Eclipse Attacks on Bitcoin’s Peer-to-Peer Network

02 Nov
Monday, 11/02/2015 12:30pm to 2:00pm
Computer Science Building, Room 150 & 151
Special Event
Speaker: Ethan Heilman

We present eclipse attacks on bitcoin's peer-to-peer network. Our attack allows an adversary controlling a sufficient number of IP addresses to monopolize all connections to and from a victim bitcoin node. The attacker can then exploit the victim for attacks on bitcoin's mining and consensus system, including N-confirmation double spending, selfish mining, and adversarial forks in the blockchain. We take a detailed look at bitcoin's peer-to-peer network, and quantify the resources involved in our attack via probabilistic analysis, Monte Carlo simulations, measurements and experiments with live bitcoin nodes. Finally, we present countermeasures, inspired by botnet architectures, that are designed to raise the bar for eclipse attacks while preserving the openness and decentralization of bitcoin's current network architecture.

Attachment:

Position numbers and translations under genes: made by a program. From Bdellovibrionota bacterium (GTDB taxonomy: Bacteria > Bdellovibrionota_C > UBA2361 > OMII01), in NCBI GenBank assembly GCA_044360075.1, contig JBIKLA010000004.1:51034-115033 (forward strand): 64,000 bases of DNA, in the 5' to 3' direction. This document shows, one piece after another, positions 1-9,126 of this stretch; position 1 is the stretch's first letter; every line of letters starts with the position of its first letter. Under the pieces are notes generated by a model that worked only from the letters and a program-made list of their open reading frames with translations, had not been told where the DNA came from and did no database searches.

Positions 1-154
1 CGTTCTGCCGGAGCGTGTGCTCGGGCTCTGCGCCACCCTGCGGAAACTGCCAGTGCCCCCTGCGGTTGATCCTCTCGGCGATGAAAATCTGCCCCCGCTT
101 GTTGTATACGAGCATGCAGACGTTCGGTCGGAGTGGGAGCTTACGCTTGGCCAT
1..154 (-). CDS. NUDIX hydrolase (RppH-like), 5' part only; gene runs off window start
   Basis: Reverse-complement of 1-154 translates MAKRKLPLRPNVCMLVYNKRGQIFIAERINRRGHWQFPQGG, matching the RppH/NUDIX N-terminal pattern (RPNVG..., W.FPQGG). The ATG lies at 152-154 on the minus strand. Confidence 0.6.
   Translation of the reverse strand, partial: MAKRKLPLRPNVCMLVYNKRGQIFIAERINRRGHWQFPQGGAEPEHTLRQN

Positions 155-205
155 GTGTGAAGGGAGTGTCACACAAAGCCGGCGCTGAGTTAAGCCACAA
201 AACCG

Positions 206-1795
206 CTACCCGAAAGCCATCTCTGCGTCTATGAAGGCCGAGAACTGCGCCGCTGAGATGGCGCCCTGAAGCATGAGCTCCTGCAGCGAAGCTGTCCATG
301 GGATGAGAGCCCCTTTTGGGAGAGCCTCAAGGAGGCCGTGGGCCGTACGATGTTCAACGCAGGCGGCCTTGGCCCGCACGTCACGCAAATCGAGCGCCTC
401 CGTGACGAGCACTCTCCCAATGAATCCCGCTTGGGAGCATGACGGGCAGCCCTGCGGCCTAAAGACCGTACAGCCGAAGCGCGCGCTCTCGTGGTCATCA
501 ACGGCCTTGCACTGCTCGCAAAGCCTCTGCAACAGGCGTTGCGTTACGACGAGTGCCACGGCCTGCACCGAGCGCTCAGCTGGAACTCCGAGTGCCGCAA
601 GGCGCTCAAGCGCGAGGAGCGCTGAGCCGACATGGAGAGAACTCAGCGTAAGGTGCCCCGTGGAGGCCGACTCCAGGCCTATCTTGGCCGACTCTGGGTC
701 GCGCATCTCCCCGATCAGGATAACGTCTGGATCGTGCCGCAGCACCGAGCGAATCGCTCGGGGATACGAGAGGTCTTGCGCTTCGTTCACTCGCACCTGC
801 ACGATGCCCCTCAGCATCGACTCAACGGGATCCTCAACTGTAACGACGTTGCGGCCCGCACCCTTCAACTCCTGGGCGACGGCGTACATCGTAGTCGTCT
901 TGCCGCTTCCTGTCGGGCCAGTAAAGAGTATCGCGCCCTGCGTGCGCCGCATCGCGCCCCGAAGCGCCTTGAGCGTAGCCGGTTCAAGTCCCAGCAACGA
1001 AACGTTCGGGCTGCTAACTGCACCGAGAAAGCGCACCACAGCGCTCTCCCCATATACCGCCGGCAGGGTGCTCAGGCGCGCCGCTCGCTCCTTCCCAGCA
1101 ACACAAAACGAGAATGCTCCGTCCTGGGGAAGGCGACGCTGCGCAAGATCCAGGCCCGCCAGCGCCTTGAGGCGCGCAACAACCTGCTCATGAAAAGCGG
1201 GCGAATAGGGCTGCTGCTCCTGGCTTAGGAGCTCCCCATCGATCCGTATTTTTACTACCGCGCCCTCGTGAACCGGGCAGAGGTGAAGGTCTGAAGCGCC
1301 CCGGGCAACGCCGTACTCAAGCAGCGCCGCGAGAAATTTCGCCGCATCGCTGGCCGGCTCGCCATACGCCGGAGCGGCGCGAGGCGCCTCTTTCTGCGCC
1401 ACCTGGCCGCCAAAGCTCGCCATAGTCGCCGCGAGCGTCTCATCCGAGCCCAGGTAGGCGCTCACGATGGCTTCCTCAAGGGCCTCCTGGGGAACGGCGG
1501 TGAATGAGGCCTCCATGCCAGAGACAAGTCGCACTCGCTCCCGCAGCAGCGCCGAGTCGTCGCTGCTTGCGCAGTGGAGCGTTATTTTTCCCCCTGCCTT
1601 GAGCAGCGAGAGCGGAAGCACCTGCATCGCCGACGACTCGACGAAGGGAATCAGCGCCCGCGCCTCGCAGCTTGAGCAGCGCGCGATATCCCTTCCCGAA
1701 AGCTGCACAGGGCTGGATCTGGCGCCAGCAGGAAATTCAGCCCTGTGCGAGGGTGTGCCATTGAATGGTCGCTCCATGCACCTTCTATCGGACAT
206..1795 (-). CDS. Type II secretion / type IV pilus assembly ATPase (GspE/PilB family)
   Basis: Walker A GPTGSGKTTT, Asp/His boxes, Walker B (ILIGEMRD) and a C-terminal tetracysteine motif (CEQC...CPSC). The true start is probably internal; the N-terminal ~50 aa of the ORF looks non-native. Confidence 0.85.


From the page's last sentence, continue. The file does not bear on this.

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Ethan Heilman is a PhD student in Boston University's Computer Science Department and a member of the security research group BUSec. He is advised by Sharon Goldberg, and has done research on novel attacks on hash functions, differential cryptanalysis, Intelligent Transit Systems and cache based side channel attacks. He broke the SHA3 contestant Spectral Hash. His current focus is on the RPKI and Bitcoin.

Prior to graduate school, Ethan worked as a software engineer at the Broad Institute where he wrote microbial bioinformatics annotation software. He also worked as a software developer at two successful startups, Pubget and Jumptap. In his free time, he writes games, experiments with web application technology, and blogs about security.

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